The stay-at-home order imposed on residents of Sydney’s northern beaches has been reinstated after the conclusion of Christmas festivities.
More people will also have to isolate, with new alerts issued for venues in North Sydney, the city’s inner west, Centennial Park, northern beaches and some public transport services.
NSW recorded nine new locally-acquired cases of COVID-19 in the 24 hours to 8pm on Friday, from almost 40,000 tests. Eight of them were connected to the 116-strong northern beaches cluster.
After a three-day reprieve for small indoor Christmas gatherings, the northern beaches has from Sunday returned to restrictions barring indoor gatherings.
But outdoor get-togethers of up to five people on the northern end of the peninsular are permissible, as well as outdoor gatherings of up to 10 on the southern end.
People may neither enter nor exit the local government area.
For the rest of Sydney as well as Wollongong, the Central Coast and Blue Mountains, 10-person private gathering restrictions again apply.
NSW Health published a new list of COVID-19 alerts for venues and public transport routes on Saturday evening.
A number of venues in Sydney’s inner west are on the list, including a Thai restaurant and post office in Balmain, a Rozelle cafe and a Greek restaurant in Drummoyne.
Some patrons of North Sydney’s Cibo Cafe are now considered close contacts and will have to isolate for 14 days.
A playground at Centennial Park and a number of northern beaches venues also have alerts. So do two journeys on December 17 on the B1-1 bus route between Mona Vale and Wynyard.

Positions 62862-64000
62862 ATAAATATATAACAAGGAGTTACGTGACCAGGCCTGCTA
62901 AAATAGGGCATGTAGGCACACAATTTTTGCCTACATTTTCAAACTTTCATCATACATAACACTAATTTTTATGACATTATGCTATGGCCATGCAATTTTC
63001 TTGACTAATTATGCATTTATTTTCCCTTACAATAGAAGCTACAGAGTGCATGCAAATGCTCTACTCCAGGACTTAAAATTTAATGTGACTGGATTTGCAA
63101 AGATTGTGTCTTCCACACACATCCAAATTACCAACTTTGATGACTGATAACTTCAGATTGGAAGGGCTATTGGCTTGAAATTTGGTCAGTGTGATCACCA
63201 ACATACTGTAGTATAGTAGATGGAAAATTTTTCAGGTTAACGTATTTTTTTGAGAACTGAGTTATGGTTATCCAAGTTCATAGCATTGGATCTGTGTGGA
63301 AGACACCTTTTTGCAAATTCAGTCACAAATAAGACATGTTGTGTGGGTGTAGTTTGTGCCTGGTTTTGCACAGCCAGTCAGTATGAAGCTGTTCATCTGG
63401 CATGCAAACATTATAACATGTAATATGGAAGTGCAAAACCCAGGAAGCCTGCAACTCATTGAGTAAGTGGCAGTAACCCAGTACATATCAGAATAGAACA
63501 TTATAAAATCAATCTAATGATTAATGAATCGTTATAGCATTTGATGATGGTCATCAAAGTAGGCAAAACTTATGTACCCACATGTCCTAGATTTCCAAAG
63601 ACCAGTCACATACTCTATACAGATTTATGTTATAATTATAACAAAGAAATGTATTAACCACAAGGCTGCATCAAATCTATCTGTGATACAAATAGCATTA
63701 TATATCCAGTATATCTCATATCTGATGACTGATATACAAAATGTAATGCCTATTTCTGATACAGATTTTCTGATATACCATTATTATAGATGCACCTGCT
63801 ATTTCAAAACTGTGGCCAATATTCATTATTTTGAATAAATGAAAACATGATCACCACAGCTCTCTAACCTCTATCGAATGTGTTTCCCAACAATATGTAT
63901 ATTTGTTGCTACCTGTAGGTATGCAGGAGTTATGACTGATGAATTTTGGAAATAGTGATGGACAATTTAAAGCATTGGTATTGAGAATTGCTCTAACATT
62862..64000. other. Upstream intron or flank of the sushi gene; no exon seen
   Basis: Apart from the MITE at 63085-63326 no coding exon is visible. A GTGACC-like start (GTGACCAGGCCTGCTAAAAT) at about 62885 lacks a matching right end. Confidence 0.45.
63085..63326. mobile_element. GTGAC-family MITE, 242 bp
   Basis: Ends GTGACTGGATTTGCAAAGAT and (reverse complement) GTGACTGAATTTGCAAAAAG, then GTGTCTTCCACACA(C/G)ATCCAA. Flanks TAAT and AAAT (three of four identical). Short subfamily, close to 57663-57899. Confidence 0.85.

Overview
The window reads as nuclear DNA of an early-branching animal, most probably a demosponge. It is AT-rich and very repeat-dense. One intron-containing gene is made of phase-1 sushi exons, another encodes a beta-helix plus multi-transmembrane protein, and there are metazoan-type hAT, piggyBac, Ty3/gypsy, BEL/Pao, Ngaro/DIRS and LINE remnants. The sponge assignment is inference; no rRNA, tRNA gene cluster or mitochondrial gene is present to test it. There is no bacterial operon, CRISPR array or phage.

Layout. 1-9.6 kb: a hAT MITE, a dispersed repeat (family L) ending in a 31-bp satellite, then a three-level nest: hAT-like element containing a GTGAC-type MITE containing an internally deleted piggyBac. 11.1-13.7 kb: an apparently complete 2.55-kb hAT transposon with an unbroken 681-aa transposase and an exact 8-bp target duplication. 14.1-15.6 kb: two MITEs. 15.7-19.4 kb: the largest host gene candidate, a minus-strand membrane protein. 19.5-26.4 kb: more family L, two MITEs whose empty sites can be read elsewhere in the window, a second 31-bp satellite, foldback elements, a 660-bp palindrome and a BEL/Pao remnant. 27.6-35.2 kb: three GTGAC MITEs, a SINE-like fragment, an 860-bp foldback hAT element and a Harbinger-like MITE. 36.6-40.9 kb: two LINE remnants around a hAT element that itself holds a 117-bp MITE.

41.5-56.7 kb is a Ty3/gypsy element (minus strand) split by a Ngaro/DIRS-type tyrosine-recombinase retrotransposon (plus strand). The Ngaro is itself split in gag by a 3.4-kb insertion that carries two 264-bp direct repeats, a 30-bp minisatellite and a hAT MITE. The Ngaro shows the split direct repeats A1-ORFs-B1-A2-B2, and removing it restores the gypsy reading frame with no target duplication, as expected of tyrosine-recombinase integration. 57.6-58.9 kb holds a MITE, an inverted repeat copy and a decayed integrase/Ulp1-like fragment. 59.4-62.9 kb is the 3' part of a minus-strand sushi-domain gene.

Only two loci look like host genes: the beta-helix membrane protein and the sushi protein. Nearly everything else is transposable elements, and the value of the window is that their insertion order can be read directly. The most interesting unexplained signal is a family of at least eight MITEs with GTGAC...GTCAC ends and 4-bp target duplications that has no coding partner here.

Premier Gladys Berejiklian said rules for New Year’s Eve would be announced on December 30.
“We know today the strategy we have in place is working and I want to really thank everybody for trying so hard and working so hard during what is often a time when we are all coming together,” she said on Saturday.
“The reason we’re doing (restrictions) at the moment in three-day bite-sized chunks is to make sure we have the best advice available.”
But Ms Berejiklian warned Sydneysiders would be watching New Year’s Eve fireworks from home this year, rather than the harbour foreshore.
Many Sydneysiders were also forced to make do with smaller Christmas celebrations in 2020 because of restrictions on family gatherings.
But police were on Christmas afternoon called to help break up a large crowd at a park at east subrban Bronte.
“It is absolutely appalling to see what was clearly a group of people, a large gathering of people, who didn’t give a damn about the rest of Sydney,” NSW Health Minister Brad Hazzard told reporters.
“That event, I am hoping, will not become a super-spreader event.”